This month, Kitchen Play has teamed up with the Ad Council to remind home cooks of safe food practices.
Popsicles are showing up everywhere these days, with intriguing flavor combinations highlighting summer’s flavors. My absolute favorite popsicles come from the local company goodpops, which I first tasted last year at a SXSW event. Although I haven’t yet had a goodpop this summer, I can’t forget the taste of that pineapple basil popsicle.
With this combination on my mind as I sweat through the days, it was only logical that I would translate the popsicle into a marinade for chicken. Marinades are an incredibly easy way to bump up the flavor on everyday dishes, and chicken on the grill is naked and ashamed without it on. With the prep work done in advance, there is plenty of time to get your side dishes ready or relax on the patio with a margarita and congratulate yourself for how smart you are.
One of the most important things to remember when dealing with marinades is that you must discard the marinade once your meat has finished bathing in it. Many people are tempted to use the same marinade for basting, but please don’t make that mistake. Raw chicken can harbor bacteria, such as salmonella, that is only killed with thorough cooking. If you’d like to baste with your marinade, be sure to divide out a portion before adding the raw meat to soak.
Now, even though I have no issues eating meat, I really hate handling the raw stuff. Because of this, I wash my hands about sixteen times during the process of slicing the chicken. You don’t need to be as vigorous as I am, but be sure to wash your hands before and after handling any raw foods, and especially if you get interrupted halfway through prepping by a small child clamoring for a snack. Trust me, he does not want a topping of E. Coli on his fruit.
I like to cut raw meat on a plastic cutting board, saving our wooden boards for fruits and vegetables. Using different materials makes it easy to keep track of what cutting board is for which food, and raw juices don’t soak into the plastic boards.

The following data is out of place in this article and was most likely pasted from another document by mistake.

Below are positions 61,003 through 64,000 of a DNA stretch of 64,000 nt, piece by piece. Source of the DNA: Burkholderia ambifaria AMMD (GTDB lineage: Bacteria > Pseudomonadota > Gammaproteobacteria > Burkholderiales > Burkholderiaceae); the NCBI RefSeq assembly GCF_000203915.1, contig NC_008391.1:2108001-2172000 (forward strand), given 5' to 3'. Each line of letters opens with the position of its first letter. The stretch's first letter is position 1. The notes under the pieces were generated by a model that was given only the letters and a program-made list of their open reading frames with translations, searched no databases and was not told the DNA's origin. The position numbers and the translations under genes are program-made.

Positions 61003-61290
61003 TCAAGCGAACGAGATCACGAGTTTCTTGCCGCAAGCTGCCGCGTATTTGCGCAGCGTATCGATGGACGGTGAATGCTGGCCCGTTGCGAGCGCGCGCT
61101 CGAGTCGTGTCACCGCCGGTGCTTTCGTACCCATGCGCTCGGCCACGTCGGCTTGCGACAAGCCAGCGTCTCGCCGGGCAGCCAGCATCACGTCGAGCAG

Don’t forget that when marinating, the meat needs to go back into the refrigerator, especially in the summer. Cover the bowl with plastic wrap to avoid accidental spills. Once you have the meat marinating, make sure to wash your cutting board, knife, hands, and clean the surfaces of where you were prepping the food. Taking care of these tasks immediately will cut down on the potential for germs spreading in your kitchen.
Clean: Clean kitchen surfaces, utensils, and hands with soap and water while preparing food.
Separate: Separate raw meats from other foods by using different cutting boards.
Cook: Cook foods to the right temperature by using a food thermometer.
Chill: Chill raw and prepared foods promptly.
Follow these guidelines when cooking and you’ll have a safe summer!
Although I used the chicken for skewers, the marinade would also work well with whole breasts, cooked and then sliced thinly for tacos. Topped with a pineapple salsa, it’s another versatile way to have a cooled-down meal.
Kitchen Safety with Kitchen Play (Recipe: Pineapple-Basil Chicken Skewers)
- 1 cup loosely packed basil
- 1 20- ounce can pineapple in juice
- 3 tablespoons olive oil
- 1 teaspoon salt
- Black pepper
- 1 pound boneless skinless chicken
- 1 medium white onion
- 1 green pepper
- 24 grape tomatoes
- 10-12 bamboo skewers
Wash basil and pat dry. Drain pineapple juice from can, reserving the chunks for the skewers. (You will only use about half, so go ahead and put the other half in a reusable container, or eat them.)
Put basil, pineapple juice, olive oil, salt, and three cracks of pepper into a food processor or blender. Process until basil is thoroughly chopped and integrated through liquid. Pour into a large bowl. If you want to reserve some of the marinade in a separate bowl for basting, do it now.
Cut chicken into chunks approximately 1 inch by 1 inch. Put into bowl of marinade. Cover with plastic wrap and put in refrigerator for at least an hour.
When ready to cook, put bamboo skewers into a shallow container of water and let soak. Chop onion and pepper into large pieces on a clean cutting board.
Remove skewers from water and thread chicken, onion, pineapple, pepper, and tomato in an alternating pattern. Place finished skewers on a large plate, and repeat until you’re out of chicken.
Grill over a medium-hot flame for 15 minutes or until a thermometer inserted into a piece registers 165.
Be sure to chill any leftovers within two hours of cooking.
Make This Recipe Safer on Facebook!
The campaign sponsors also have some handy-dandy refrigerator magnets to remind you and your family about food safety while cooking. Click here to receive your FREE magnet! Then share photos of your magnet, your personalized safety tips, and/or the dishes you’ve cooked safely on the Kitchen PLAY Facebook page. (Be sure to tag FoodSafety.gov and Ad Council!).
Let’s work together to Make Our Recipes Safer!
For more poultry inspiration, check out my Chicken board on Pinterest!